tomorrow, Feb. 15, in order to continue negotia-
tions. The union is negotiating for a contract,
which includes improved childcare systems, pro-
vides a clause concerning harassment in the
workplace, does not utilize bottom-line budget-
ing in compensating employees and abolishes
unfair language testing practices. The University
provides its graduate student employees with the
least childcare options out of any school in the
Big Ten. GSIs with children are unable to afford
private childcare on their modest salaries and
given veritably meager options by the Universi-
ty, it is difficult for them to complete their own
studiesand also give full energy and attention to
their teaching.
Also, nothing substantial in the current GEO
contract exists to deal with workplace harassment,
a clear deficit in insuring fair and safe working
conditions for these employees.
The University is seeking to change the way in
which GSIs are paid. Rather than simply issuing
each GSI a salary, the administration wants to dis-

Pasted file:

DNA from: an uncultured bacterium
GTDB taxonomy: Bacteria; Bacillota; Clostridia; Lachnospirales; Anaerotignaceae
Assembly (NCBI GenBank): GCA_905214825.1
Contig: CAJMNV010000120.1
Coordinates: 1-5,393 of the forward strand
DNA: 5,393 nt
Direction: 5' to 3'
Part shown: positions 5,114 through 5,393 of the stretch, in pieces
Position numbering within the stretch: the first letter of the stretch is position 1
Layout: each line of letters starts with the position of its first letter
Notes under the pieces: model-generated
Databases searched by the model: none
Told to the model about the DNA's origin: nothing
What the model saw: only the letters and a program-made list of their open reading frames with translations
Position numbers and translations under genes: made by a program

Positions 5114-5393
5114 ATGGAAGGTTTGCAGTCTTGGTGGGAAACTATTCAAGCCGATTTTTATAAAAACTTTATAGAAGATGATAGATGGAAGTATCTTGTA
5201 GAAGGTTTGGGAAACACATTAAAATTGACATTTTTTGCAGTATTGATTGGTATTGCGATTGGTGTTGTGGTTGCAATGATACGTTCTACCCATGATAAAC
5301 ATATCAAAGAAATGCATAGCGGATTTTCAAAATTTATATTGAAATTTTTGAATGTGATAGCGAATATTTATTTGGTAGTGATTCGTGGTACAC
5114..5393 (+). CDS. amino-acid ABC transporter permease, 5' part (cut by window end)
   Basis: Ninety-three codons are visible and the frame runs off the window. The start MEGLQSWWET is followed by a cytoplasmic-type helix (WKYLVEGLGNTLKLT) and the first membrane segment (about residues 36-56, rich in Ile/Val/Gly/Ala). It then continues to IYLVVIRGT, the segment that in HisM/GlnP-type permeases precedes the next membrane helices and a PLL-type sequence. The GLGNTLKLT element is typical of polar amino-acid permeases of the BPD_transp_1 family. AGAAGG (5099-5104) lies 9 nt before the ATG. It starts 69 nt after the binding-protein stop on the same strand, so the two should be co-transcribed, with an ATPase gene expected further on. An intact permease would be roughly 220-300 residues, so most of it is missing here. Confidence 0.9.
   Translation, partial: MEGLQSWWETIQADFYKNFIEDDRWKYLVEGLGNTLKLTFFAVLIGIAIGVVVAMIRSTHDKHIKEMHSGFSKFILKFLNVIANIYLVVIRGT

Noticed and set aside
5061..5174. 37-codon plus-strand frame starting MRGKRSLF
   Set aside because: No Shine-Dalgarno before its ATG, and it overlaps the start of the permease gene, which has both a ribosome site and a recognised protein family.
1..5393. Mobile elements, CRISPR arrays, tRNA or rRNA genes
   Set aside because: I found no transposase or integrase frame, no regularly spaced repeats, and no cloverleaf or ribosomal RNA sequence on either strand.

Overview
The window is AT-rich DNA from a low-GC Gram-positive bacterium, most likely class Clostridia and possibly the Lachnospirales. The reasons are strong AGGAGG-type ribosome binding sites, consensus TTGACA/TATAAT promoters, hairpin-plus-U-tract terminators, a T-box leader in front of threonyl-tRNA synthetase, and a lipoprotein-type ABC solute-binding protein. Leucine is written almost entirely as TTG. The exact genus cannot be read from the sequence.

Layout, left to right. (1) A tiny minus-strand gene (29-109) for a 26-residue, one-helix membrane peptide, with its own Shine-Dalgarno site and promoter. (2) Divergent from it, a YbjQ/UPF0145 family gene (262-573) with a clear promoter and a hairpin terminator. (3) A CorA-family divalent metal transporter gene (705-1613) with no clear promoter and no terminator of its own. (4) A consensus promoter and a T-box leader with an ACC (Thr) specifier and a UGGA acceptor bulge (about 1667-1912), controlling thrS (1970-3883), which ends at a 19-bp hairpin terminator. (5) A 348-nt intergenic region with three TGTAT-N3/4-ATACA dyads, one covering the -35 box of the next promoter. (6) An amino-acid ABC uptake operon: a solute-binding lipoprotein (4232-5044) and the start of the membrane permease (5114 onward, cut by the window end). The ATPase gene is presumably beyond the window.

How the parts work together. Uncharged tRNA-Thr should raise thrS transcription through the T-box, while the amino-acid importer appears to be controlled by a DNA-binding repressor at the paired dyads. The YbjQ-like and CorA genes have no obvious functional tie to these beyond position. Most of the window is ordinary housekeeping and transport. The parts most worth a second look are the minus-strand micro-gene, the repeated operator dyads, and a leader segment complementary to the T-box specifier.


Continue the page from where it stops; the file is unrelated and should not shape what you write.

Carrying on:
tribute a lump sum to each University department
out of which individual departments will pay their
GSIs. If this provision is included in the contract,
the various academic departments will be likely to
hire far fewer international and out of state gradu-
ate students, because these students pay higher
tuition and thus require more compensation. This
would mean that local GSI candidates would be
chosen over all others, regardless of qualifications,
thus lowering the overall quality of GSI teaching
skills, as well as narrowing the diversity of the
GSI body (something to consider at a university
which claims diversity as a priority).
Another shortfall of the existing contract is
that no specific regulations exist for foreign lan-
guage testing of graduate student employees.
Currently, it is perfectly legal for GSIs to be test-
ed arbitrarily - and they are. Often, Caucasian
international GSIs are not required to take the
test, while those from Asian, African or Latin
countries are. Clearly, these issues have serious
potential to vastly effect the state of undergradu-
ate education at the University. GSIs do 54 per-
cent of undergraduate instruction and also the
vast majority of grading our work. Because of